Campbell was discussing the role of spin doctoring in the Kosovo war, and was stressing the 24-hour a day requirement to get favourable) pictures of the conflict out to the media pack.
Pratley accepts Campbell's remarks as a new requirement for war - in other words it is the military's role to act as newsgatherers bringing back pictures to convince a world audience. But the shift brings new technological requirements.
"Pictures need bandwidth, bandwidth we possibly don't yet have," he said.
However at Blandford there are 50 demonstrations to scout out for the bandwidth hungry and visitors are shown around each one by one. The demos are not run in isolation, but are all linked to the scenario.
It is central to the exercise to test the interoperability of each new technology - both within and between countries, because of the modern requirement for coalition war.
The technology being tested is largely not yet in military use, but is commercially available and if impressive, ready to be bought.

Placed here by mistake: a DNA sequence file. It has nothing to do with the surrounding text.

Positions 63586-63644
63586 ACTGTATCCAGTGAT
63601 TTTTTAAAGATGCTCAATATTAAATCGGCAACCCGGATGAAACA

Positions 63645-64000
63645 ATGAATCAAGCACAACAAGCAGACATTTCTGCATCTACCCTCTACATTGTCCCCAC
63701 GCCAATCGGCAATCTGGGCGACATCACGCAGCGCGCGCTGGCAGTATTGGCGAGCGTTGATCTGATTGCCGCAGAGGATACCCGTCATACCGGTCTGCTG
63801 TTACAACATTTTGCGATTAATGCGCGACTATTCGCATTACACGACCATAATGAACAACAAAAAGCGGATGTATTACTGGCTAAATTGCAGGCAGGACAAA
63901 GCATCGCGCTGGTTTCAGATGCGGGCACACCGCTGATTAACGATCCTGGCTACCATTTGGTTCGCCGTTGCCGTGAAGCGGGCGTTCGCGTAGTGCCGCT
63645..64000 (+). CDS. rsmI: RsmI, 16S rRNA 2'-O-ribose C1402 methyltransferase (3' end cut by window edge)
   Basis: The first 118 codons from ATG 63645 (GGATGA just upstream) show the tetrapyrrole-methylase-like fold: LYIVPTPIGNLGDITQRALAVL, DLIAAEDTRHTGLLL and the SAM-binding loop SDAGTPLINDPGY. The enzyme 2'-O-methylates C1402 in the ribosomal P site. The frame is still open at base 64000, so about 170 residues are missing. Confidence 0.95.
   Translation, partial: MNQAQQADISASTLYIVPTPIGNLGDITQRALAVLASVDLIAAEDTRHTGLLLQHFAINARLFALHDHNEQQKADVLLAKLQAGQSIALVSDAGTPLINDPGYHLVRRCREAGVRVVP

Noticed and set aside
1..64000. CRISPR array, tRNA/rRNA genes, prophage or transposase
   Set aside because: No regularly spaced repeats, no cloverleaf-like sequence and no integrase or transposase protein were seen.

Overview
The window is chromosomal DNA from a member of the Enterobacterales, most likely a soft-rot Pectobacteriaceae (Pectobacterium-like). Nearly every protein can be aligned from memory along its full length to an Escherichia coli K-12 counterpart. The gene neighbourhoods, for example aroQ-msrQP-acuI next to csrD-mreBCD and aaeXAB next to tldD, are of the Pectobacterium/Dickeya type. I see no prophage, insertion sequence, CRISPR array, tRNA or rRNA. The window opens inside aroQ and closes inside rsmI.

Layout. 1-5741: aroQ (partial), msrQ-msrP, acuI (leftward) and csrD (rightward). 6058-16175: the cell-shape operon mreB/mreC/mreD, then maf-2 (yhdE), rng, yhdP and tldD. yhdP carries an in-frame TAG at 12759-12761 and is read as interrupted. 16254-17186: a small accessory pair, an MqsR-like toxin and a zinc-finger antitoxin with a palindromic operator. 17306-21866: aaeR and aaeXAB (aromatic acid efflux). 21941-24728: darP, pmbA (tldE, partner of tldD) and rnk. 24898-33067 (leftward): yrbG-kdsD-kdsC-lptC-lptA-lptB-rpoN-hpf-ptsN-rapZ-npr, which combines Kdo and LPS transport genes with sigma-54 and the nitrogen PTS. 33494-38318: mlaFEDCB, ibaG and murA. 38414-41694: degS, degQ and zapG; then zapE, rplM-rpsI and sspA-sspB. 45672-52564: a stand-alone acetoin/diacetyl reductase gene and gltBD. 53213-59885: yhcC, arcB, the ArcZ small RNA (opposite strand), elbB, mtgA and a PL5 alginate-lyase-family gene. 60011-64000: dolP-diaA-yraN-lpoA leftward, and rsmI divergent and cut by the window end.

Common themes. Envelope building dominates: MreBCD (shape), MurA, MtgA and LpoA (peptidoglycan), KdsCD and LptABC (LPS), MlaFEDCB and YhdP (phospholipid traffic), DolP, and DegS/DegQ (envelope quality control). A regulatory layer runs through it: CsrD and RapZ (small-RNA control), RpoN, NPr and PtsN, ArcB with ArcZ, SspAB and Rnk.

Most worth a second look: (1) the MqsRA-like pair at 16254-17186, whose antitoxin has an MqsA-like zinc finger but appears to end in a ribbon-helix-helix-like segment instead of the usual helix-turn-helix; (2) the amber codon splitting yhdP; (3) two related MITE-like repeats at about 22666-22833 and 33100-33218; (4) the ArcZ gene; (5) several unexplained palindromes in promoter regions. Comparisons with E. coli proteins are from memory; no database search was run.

It is an approach that other parts of government, the National Health Service most obviously, would do well to adopt. Detailed testing of product interoperability and a close working relationship with suppliers - before a tender is issued - might help reduce the number of poorly designed, poorly performing computer systems that the public sector saddles itself with.
At the heart of the scenario is the COP - the common operational
picture. The software is supplied by US defence firm INRI, which is owned by defence giant Northrop Grumman.
The COP aims to provide a single view of the entire operation, in which local information is inputted into an overall picture, of divisions advancing over maps, which is widely distributed. It also has security features allowing a separate UK eyes only view and a general view shared by all the coalition partners.
In JWID the COP is far more widely available than normal and represents a far greater sharing of data than is normal.
Most similar systems derive their picture from central datastream broadcasts. The COP shares the picture across the operation, allowing junior and senior officers the same virtual view of the battlefield.
It's like creating a real time financial information system for a company and distributing the picture widely down within the organisation.
That picture can be distributed to handheld technology - there are demonstrations of the virtual battlefield running on a 3Com Palm Pilot or a Hewlett-Packard CE palmtop.